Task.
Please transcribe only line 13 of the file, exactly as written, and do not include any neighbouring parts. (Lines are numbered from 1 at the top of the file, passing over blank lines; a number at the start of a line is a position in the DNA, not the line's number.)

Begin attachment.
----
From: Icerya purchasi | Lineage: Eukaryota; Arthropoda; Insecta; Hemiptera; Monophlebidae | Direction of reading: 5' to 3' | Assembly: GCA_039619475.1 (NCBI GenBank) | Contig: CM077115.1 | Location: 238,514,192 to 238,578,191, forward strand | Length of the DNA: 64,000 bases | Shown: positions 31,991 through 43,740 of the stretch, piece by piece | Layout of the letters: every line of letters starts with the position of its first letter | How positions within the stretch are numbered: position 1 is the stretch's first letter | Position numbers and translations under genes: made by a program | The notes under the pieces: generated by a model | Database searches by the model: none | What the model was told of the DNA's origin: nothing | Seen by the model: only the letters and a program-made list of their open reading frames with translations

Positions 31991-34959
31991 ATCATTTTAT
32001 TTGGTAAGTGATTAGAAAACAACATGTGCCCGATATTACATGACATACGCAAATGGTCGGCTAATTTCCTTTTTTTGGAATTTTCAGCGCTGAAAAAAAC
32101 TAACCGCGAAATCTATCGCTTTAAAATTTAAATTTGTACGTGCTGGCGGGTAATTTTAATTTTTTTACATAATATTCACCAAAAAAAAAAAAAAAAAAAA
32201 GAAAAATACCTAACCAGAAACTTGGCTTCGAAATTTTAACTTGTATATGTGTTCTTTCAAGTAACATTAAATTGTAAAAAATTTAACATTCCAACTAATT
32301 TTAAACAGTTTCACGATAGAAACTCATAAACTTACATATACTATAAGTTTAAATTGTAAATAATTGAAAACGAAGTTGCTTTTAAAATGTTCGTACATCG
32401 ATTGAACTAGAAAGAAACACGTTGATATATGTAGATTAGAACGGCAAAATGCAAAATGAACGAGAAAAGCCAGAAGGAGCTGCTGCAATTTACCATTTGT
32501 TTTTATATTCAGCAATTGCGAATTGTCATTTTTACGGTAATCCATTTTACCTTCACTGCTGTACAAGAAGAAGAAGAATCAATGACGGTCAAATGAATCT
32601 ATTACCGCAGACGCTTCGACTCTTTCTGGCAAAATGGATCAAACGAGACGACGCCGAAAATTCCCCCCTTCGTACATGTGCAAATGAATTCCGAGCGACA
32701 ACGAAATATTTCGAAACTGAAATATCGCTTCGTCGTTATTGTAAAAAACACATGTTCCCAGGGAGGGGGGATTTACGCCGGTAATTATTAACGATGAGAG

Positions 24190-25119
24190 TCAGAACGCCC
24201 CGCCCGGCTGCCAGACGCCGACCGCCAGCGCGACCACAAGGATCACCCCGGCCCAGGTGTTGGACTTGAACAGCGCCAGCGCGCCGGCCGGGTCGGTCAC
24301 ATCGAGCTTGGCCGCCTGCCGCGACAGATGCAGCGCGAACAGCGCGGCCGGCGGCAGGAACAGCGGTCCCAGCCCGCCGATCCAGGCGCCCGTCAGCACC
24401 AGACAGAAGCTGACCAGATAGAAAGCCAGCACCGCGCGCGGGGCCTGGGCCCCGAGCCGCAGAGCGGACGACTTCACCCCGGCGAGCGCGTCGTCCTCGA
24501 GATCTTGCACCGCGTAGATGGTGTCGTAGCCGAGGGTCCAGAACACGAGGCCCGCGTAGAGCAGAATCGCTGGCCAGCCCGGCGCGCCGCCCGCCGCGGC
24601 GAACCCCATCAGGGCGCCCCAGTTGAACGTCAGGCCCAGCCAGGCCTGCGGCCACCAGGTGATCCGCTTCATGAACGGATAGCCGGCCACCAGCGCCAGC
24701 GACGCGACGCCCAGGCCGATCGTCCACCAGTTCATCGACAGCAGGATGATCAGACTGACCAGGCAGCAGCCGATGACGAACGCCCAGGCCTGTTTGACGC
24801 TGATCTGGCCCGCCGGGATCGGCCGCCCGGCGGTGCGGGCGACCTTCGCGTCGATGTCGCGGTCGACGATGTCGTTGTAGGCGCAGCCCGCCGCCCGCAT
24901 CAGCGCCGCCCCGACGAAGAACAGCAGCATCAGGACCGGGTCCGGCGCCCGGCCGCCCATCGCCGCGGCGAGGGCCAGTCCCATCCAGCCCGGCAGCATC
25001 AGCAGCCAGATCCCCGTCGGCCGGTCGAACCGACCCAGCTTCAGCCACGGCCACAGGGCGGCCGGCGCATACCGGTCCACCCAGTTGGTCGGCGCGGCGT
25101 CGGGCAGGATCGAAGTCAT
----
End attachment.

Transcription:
24190 TCAGAACGCCC